Alongside the compelling central novum, O’Guilin weaves an intriguing tapestry of subplots as Nessa’s tale becomes entangled in wider issues. The incursions of the Sidhe, the strange stone atop the hill, and in the realm of the Sidhe, Dagda the dozen king and his Sidhe hordes celebrate a hunt from which even death cannot separate them.
There are many lines that caught my eye:
- Thinking of her love interest, Nessa remembers “the time she accidentally kissed him for ten full minutes.” Ten full minutes – some accident!
- Or Taaft the grizzled American PT instructor who has “an angry face, made of toothaches and crab apples.”
- In another line I was so struck by the theme “Winding the clock of evolution and letting it go its own way” that I have just realised I missed an important clue planted in plain sight.
It is perhaps in the fates of the returned that O’Guilin shows the exquisite cruelty of the Sidhe’s imagination, or even his own. Those who return alive from the Call are always changed: most often in body, in strange and hideous ways, but also in spirit – and sometimes both.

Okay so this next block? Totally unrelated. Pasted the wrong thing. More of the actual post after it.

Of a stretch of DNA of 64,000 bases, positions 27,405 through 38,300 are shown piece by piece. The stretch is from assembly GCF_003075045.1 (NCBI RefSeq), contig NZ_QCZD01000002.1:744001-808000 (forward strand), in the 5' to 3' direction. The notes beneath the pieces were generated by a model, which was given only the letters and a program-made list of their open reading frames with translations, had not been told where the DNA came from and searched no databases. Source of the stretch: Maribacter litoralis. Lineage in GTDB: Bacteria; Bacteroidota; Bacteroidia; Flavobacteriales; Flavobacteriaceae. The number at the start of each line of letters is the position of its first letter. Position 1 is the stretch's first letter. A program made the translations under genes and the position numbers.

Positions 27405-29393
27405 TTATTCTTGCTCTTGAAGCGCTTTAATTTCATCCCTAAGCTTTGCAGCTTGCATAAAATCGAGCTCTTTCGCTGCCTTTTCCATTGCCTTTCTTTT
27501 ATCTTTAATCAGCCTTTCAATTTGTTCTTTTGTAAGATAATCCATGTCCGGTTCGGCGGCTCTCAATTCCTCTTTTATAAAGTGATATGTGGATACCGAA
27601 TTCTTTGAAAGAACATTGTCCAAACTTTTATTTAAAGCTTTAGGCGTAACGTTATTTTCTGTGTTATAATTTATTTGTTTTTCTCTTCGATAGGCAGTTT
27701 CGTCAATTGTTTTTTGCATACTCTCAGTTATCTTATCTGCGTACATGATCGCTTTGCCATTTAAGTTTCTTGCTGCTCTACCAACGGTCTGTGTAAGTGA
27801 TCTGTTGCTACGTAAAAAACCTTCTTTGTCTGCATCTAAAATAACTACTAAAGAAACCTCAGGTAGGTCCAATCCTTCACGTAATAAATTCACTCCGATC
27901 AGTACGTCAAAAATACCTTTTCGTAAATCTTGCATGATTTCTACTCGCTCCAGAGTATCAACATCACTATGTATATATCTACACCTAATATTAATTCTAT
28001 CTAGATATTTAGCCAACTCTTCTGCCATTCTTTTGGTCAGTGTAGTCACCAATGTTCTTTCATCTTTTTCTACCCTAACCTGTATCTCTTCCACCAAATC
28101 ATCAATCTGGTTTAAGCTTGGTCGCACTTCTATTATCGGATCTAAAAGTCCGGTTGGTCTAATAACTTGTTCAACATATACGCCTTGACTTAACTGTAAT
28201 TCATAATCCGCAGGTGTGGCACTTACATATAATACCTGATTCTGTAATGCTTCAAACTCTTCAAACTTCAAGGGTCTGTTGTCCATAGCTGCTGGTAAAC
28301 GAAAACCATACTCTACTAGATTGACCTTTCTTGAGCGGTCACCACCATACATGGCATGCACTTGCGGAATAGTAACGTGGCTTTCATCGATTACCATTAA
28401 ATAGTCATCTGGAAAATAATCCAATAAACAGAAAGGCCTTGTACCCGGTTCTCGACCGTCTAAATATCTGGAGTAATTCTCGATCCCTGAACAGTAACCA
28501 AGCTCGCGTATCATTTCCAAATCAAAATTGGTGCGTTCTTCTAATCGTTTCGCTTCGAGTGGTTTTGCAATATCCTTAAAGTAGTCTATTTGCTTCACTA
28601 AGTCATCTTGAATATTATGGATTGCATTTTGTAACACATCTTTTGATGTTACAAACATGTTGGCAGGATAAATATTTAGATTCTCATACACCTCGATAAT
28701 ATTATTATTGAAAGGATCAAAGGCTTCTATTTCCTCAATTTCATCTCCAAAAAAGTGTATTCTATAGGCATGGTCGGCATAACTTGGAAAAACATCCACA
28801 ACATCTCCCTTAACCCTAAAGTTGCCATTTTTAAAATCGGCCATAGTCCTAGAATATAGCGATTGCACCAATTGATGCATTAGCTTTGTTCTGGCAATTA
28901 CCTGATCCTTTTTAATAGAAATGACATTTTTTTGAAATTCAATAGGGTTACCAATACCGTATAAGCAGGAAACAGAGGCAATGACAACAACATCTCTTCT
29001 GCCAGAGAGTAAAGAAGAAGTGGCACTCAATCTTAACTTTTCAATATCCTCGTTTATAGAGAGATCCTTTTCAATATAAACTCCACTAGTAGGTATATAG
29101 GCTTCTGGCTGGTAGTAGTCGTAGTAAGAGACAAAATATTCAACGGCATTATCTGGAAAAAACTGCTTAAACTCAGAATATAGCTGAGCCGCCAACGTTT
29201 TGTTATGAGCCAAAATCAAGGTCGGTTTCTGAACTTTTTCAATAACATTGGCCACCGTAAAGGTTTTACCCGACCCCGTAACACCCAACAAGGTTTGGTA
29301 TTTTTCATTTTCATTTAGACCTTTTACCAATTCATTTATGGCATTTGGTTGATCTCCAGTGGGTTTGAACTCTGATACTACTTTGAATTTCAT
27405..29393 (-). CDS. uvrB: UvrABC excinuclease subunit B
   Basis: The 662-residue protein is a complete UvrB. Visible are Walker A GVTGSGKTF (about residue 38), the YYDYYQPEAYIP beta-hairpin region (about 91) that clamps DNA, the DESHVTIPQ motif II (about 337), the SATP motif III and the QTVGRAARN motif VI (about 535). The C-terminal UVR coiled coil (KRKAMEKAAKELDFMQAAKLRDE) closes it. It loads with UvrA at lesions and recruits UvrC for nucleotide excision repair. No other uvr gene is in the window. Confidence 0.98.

As the reader waits for Nessa to take her chance with fate, events in the real world take a distracting turn, for death comes to people not just in the land of the Fae. The solution with which O’Guilin ties up his denouement manages that double hit of being both a complete surprise and completely satisfying.
All in all, The Call is an excellent addition to the shelves of wider speculative fiction, not just that region where it overlaps so often with Young Adult.